Medical Savings Accounts: The Antidote to Managed Care?
Crane, Mark, Medical Economics
Who needs three-letter health plans? Patients across the country may start asking that question if Congress approves a plan to let individuals own and control tax-free medical savings accounts combined with high-deductible catastrophic insurance policies. This incremental reform is no magic bullet for the nation's healthcare woes, its proponents concede. Still, it could revolutionize the way most medical purchases are made.
It's hardly news that most patients pay very little of the cost of their medical care. Nearly 95 percent of hospital bills and more than 80 percent of physician fees are covered by health insurance. Insulated from the full costs of treatment, consumers have little incentive to shop for the best price, say MSA proponents.
Under most MSA proposals, patients would spend their own money for the first $2,000 to $3,000 of medical bills per year. They'd get to keep whatever money wasn't spent--in a portable tax-free account similar to an individual retirement account. It would be theirs even if they lost or changed their jobs. Since about 90 percent of Americans spend less than $3,000 per year on medical costs, the need for insurance--except for catastrophic care--would evaporate.
For that reason, several large insurers and managed-care organizations are mounting a vigorous campaign against MSA proposals. By removing young healthy people from insurance pools and leaving mostly the old and sick, MSAs could bankrupt the health-care system, goes an argument from Blue Cross and Blue Shield of Ohio. MSA supporters, including the American Medical Association, counter that such dire predictions are scare tactics and self-serving rhetoric.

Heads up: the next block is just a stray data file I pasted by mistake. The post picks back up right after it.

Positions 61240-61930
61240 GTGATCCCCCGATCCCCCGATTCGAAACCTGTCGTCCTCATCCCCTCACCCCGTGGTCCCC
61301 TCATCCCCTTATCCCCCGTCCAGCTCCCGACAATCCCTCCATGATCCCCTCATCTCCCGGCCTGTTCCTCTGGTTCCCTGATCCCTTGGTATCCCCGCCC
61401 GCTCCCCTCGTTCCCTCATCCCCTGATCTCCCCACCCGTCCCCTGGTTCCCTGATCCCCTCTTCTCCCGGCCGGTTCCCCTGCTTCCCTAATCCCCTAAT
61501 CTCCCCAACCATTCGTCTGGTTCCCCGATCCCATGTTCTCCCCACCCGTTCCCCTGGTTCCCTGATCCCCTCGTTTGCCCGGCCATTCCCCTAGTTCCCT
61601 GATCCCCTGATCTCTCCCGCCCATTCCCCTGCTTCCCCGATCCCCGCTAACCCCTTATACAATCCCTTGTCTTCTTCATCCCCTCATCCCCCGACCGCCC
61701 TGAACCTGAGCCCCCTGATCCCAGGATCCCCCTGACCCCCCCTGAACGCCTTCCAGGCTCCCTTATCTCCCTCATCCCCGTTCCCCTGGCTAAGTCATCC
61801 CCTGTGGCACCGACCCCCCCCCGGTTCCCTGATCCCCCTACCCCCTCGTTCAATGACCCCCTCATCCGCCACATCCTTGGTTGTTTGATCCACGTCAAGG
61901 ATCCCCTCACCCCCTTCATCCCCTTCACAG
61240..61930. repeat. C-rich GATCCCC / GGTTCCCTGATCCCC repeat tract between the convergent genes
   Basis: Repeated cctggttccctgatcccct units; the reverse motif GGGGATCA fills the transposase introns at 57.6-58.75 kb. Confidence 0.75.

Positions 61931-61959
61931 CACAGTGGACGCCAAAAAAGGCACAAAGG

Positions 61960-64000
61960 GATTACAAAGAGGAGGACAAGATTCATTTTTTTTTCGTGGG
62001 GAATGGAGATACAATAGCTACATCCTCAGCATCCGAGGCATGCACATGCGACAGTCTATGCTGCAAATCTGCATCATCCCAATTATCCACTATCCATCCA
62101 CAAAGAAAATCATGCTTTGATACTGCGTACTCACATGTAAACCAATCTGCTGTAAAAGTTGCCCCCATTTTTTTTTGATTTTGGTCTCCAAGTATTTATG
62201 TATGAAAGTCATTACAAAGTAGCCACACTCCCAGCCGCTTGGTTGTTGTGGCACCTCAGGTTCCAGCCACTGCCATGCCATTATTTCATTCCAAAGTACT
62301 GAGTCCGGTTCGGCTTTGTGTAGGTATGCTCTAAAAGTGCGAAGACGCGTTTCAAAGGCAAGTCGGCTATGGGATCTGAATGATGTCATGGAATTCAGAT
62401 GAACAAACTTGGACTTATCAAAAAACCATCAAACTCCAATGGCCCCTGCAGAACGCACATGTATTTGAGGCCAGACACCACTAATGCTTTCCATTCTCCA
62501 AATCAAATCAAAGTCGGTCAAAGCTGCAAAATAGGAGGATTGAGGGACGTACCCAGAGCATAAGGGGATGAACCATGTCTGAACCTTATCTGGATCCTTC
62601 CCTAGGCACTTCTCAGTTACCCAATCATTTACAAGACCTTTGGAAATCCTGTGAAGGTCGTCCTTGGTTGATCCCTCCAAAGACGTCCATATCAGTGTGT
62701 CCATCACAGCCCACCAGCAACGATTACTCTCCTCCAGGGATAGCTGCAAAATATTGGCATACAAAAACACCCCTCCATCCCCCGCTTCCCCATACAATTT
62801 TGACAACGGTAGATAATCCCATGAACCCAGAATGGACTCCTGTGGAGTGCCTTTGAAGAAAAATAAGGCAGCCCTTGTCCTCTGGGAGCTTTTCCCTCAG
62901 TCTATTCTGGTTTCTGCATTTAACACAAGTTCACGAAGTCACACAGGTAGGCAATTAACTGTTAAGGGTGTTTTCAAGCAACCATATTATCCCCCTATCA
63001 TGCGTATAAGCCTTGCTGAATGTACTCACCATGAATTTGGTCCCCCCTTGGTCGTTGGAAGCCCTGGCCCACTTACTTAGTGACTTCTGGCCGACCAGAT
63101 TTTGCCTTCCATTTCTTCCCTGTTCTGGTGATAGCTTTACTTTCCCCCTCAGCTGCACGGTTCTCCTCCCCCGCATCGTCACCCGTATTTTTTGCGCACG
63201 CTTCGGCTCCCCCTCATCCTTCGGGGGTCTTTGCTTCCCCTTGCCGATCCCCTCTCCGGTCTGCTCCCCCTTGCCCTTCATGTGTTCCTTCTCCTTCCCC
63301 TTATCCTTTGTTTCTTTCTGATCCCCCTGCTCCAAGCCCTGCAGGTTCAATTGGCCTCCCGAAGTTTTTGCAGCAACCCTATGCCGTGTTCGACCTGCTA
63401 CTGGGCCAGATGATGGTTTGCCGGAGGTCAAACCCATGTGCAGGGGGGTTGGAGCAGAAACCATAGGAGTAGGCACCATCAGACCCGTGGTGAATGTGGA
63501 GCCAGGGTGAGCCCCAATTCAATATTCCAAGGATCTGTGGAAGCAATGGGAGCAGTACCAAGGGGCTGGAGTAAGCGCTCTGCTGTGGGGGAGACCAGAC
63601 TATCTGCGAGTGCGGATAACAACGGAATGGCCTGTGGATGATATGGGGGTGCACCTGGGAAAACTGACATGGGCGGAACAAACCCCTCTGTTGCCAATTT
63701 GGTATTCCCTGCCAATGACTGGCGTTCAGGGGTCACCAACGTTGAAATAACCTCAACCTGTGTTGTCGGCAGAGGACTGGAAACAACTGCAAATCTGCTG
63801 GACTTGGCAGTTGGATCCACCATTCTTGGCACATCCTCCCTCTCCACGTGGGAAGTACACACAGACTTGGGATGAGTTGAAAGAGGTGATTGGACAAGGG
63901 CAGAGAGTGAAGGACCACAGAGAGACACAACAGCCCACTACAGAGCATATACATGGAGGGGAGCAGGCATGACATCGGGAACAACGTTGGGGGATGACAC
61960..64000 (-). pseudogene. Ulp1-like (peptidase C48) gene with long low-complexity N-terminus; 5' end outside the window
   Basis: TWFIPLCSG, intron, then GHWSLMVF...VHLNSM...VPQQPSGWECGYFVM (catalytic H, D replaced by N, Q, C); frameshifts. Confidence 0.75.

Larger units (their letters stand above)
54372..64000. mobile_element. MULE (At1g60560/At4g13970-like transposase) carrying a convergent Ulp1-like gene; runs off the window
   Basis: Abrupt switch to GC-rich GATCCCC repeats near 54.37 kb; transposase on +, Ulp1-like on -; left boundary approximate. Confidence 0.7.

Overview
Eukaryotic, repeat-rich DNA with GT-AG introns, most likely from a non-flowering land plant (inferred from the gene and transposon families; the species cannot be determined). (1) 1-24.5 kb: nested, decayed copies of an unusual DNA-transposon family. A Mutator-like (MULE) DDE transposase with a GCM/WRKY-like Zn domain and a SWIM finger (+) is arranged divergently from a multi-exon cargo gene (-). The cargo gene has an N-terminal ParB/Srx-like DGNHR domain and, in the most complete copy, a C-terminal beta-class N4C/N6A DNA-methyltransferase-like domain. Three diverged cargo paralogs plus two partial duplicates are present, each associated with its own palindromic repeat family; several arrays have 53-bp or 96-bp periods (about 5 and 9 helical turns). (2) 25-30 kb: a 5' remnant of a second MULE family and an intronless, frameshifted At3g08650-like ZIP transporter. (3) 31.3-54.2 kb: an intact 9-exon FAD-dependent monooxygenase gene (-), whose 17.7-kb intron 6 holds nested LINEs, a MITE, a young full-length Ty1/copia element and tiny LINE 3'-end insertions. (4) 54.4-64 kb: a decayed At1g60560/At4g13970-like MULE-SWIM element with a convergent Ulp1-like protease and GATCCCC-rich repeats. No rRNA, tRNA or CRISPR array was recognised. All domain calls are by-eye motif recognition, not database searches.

"MSAs are a direct threat to the managed-care industry, especially the more restrictive types such as staff-model HMOs," says Merrill Matthews Jr., health-policy director of the National Center for Policy Analysis, a think tank in Dallas. "The only reason managed care is so widespread is that employers provide health insurance and have been looking for ways to cut costs. If MSAs received the tax break that traditional health insurance and managed care receive, many employers would turn to MSAs to control health-care spending. That's why these organizations are fighting so hard against MSAs."
Putting patients in control of health spending
Employers started offering health insurance during World War II. Wages had been frozen, notes economist John C. Goodman, NCPA president, so businesses turned to health insurance to attract skilled workers, who were in short supply.
The Internal Revenue Service granted companies a tax deduction for the premiums and excluded the fringe benefit from employees' income. As labor unions bargained for greater benefits, the concept of first-dollar coverage for routine care took hold--along with ever-increasing costs.
This tax policy not only favors the financing of medical services via insurance, but offers a larger tax break to companies that buy the most expensive coverage, say Goodman and Mark V. Pauly, a senior fellow at The Wharton School in Philadelphia and a member of the Physician Payment Review Commission.
The full tax deduction isn't available to the self-employed. The employer-based system can distort an individual's choice in the labor market, often creating "job lock," where a worker is afraid to quit a job he dislikes for fear of losing coverage, the economists note.
It now costs about $5,400 to provide health insurance for a typical worker and his family. Under one MSA proposal, the employer could buy a catastrophic policy with a $3,000 deductible for approximately $2,400 and pay the worker the $3,000 difference, which would be deposited tax-free in an MSA. Any money that wasn't spent would roll over to the next year, to grow tax-free. In a short time, the worker could develop a substantial safety net for himself, notes the Cato Institute, a libertarian Washington think tank. …